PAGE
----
Depending on the size of the store, Profitable Venture recommends that you budget for up to $250,000 for a small independent grocery store; over $300,000 for a medium-sized business, and over $1 million for a large building. On top of that, if you franchise the Loblaw or Sobeys brand, you’ll require a much larger budget to build and operate under those established names.
Retail shell construction costs
There are two types of structures one can use when building a new grocery store. The first is a freestanding building with a retail store shell, and the second is space in a mall or civic centre that is leased out to a tenant to repurpose for their own needs.
For the freestanding retail shell construction costs, you want to break down your total construction costs and calculate the average commercial construction cost per square foot to set a baseline for how your project will unfold. This is a strategy used in the commercial office space sector, and the same model can be repurposed for a grocery store.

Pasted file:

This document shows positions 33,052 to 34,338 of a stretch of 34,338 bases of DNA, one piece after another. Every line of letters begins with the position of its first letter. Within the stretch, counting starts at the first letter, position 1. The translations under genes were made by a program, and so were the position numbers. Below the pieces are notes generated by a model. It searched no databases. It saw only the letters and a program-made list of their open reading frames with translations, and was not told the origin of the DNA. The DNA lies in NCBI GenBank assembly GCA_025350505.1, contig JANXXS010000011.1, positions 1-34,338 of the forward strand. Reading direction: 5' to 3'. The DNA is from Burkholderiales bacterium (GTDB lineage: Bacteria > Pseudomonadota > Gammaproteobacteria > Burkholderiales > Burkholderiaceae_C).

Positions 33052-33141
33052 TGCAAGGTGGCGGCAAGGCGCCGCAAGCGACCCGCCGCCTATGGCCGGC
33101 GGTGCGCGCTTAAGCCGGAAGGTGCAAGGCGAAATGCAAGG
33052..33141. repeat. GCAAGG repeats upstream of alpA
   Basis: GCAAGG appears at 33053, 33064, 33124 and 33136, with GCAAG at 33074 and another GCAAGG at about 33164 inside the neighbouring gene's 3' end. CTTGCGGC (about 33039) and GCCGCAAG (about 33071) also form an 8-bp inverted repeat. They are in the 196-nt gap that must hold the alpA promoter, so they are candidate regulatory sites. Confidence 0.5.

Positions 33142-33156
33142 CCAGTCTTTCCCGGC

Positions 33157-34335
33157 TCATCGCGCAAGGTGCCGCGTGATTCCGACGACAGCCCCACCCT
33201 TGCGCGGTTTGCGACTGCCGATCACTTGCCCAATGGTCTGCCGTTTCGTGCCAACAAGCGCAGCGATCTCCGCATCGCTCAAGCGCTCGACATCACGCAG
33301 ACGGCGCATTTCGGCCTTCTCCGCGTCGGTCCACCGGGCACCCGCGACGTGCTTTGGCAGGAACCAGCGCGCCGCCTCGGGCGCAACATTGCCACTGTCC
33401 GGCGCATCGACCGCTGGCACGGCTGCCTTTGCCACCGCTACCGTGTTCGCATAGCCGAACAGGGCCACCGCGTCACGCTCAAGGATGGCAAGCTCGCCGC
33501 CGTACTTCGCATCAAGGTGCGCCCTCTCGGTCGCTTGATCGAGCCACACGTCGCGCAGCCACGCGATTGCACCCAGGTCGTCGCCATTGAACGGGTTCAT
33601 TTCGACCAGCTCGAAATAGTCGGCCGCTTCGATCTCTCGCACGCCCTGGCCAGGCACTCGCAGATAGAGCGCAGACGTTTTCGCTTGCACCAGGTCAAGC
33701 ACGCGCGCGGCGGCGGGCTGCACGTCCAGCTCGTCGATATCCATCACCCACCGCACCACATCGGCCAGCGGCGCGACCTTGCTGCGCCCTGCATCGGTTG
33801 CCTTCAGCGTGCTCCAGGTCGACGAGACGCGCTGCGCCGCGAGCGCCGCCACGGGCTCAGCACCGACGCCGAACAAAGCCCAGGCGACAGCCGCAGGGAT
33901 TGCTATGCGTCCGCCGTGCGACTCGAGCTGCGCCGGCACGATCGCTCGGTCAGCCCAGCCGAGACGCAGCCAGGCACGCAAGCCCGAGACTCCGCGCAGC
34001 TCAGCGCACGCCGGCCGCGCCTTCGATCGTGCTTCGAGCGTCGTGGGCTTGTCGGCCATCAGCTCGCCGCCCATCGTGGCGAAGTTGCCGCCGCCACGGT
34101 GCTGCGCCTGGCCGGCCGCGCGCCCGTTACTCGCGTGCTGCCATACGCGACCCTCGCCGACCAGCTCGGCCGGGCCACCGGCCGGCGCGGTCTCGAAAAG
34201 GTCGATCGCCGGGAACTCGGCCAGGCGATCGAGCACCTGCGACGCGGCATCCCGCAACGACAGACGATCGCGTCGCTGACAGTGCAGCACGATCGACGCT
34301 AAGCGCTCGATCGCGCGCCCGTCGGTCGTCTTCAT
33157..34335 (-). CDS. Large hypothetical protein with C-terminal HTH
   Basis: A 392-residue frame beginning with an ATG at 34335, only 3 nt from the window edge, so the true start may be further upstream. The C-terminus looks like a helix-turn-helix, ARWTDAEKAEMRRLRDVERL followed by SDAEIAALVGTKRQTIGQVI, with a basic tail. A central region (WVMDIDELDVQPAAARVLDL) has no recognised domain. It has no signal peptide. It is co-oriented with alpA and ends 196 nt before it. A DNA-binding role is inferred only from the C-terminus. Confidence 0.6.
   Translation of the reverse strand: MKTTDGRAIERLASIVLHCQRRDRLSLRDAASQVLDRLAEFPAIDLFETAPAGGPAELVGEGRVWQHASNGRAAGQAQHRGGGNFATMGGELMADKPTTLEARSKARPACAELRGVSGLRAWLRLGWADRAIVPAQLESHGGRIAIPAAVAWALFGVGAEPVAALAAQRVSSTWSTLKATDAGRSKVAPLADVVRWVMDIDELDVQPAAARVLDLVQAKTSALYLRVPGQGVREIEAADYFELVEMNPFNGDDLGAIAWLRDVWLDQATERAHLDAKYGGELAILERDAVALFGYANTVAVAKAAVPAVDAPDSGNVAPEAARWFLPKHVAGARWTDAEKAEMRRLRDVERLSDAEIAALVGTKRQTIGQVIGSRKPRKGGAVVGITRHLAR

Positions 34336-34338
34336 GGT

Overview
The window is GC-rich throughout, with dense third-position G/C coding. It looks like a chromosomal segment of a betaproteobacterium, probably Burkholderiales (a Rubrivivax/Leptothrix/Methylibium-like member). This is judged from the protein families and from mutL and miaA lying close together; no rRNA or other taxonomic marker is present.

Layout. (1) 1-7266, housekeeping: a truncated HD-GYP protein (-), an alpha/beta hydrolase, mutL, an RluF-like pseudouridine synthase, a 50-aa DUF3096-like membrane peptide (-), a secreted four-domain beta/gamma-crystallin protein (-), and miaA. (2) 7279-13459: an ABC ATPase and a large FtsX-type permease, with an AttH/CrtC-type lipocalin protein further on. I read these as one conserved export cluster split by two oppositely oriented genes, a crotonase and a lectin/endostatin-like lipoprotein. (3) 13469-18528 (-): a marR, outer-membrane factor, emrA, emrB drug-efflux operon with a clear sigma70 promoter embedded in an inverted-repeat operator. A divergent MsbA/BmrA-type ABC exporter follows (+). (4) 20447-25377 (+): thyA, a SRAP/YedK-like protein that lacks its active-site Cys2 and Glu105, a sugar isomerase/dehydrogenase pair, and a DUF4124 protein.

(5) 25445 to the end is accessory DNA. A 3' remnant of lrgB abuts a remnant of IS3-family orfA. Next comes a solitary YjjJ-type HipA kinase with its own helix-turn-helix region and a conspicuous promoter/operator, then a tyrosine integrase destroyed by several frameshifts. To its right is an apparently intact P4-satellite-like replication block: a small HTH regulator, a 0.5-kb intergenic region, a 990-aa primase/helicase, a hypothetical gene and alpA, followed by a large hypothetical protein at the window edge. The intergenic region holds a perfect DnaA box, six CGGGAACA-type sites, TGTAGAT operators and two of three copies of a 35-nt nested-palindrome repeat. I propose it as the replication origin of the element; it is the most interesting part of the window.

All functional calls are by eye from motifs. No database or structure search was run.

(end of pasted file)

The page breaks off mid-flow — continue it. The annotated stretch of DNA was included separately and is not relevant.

Once you have a baseline for the average cost per square foot, you can determine how to keep the costs for the retail shell space in line and on budget, which will help keep the entire project on target for completion.
Commercial fit out costs
If your grocery store is rented space within an existing freestanding structure, like a mall or a civic centre, you’ll need to absorb what are known as commercial fit-out costs. Fit-out costs are interior design work and renovations to the leased space in order to make it suitable for the grocery store to occupy that space. Much of this work may include refurbishments to match modern interior design trends that encourage people to enjoy the space within the store.
The CBRE Group, a leading commercial real estate services and investment firm, created commercial fit-out cost guides by continent to help developers establish a baseline for their own costs. The North American guide is available for download, which you can use to allocate funds and resources for your own fit-out costs.
Construction material costs